Someone on the Milwaukee Bikes to Work Yahoo Group recently asked at what age do parents allow their kids to bike to school. The percentage of U.S. students who walk and/or bicycle to school has dropped from about 50 percent in 1969 to only 15 percent today. That has as much to do with school siting as it does with safety concerns, since back in 1969, the majority of kids lived within a mile of their public school. But I think the original question is really asking at about safety.
In 1969, I was 7 years old and I lived on 86th and Adler. My school was at 84th and O’Conner, a very short walk. But in between my house and the school were four major freeway ramps and a major arterial road. Still, my parents sent me on my way every morning without fear and I walked to school from 1st grade on. I was not walking alone though, because every other kid in my neighborhood went to the same school and they all walked there too.
You can see this in the map below. All the kids in my area took a shortcut on a dirt path through those bushes along the freeway fence since Adler curved in the opposite direction of our school.
I remember one of the first times I walked home, I accidentally turned west too soon and walked along the wrong side of the fence next to the freeway. I clearly remember staring at my street though the fence and crying because I was scared. I eventually figured out what I did wrong and walked around the fence to take that shortcut though the bushes that I had learned from the other kids in my neighborhood. I never made that mistake again, and I really don’t remember any other problems from 1st through 5th grade when I went to that school and lived on 86th St.
Nobody ever road a bike to school that I remember, but all my friends had bikes and we rode them all over our neighborhood, to the hobby shop in West Allis and on the dirt trails behind Ryerson Steel’s warehouse behind my house. We would hop on our stingrays and tell our parents we would be home for lunch or dinner. They never asked where we were going, and we never really knew. We just headed off and made it up as we pedaled along.
Traffic safety seems more of concern these days. Parents are quick to mention fears about kids on bikes mixing with so many cars out there. But in my situation, to get most anywhere we wanted to go, my pals and I had to ride on a busy arterial next to four freeway ramps. I don’t remember any problems. We rode on sidewalks as well as in the street, depending on where we were going. I don’t remember any lessons in traffic safety, or even a bike rodeo at school.
In those respects, most kids today are much better educated on how to ride in traffic and are probably statistically safer than we were in 1969. Parents seem to have greater fears of traffic so they teach their kids about it, which is a good thing. And there are many more bike education programs like Safe Routes to School and local bike rodeos today than there were back the.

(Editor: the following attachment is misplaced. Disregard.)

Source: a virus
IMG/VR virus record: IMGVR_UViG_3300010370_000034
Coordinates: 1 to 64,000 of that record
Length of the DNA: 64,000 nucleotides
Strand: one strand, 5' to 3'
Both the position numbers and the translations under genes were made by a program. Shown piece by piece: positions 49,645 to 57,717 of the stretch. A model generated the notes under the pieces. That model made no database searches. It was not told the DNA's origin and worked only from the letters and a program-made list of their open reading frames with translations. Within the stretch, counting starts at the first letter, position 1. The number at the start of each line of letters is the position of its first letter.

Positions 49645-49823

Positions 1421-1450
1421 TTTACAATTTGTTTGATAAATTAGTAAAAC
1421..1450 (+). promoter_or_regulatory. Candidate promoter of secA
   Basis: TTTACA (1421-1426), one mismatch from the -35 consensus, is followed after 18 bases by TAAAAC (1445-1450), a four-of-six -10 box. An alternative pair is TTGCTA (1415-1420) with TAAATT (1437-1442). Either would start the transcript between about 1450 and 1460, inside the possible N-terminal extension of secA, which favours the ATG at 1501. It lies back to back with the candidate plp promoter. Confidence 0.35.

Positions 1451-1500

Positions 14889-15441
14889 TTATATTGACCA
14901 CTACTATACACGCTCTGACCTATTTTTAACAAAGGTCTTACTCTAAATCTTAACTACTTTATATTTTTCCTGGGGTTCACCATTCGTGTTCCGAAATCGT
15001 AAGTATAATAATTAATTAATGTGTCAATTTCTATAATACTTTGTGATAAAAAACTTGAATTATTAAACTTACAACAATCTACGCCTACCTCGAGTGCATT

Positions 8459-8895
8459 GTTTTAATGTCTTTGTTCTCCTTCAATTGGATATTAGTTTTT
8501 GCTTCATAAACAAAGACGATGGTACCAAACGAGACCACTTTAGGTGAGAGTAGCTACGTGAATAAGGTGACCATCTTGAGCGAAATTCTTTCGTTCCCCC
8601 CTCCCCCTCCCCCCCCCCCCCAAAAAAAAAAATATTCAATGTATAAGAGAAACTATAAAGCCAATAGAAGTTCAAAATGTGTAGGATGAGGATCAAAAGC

As far as crash statistics go, the number of bicycle crashes, and fatal bike crashes had declined. In 1975 there were 1003 fatal car/bike crashes. In 2008, according to NHTSA’s “Traffic Safety Facts for Bicyclists and Other Cyclists, there were only 716 cyclists killed. Overall crash numbers are down even more since then as well.
If it is statistically safer to ride a bike and kids are better educated about traffic safety, why don’t more kids bike and walk to school today? First, most kids don’t live so close to their school anymore. Integration, “magnate” schools that draw kids citywide, other issues today have most kids live quite far from their school, at least in Milwaukee. This is not as true in the inner ring suburbs like Shorewood, Wauwatosa, Whitefish Bay, etc. And in those communities, many more kids walk and bike to school. In the outer ring suburbs, schools tend to larger and are located much further away, so there is much more busing and parents driving kids to school.
But other than distance to school, I think the same “it’s dangerous to bike or walk out there” mantra that permeates our society is to blame. Depsite the fact that the number one risk of death for school age kids is riding in an automobile, we have this cultural belief that it is dangerous to ride a bike or walk.
The same arguments I made in my previous posts about bicycle safety all apply to kids today too. And the culture of inactivity is also a problem for kids. Today, more than 33 percent of children and adolescents in the U.S.—approximately 25 million—are overweight or obese. When physical educations programs are almost non-existent in our schools today, a bicycle trip or a walk to and from school increase opportunities for children to be physically active.
We all love our kids and want then to be healthy, happy and avoid risk. To that end, I will discuss bicycle safety and kids in another post later this week. In the mean time, let me know if you walked or biked to school and if you have kids, if they can do the same today.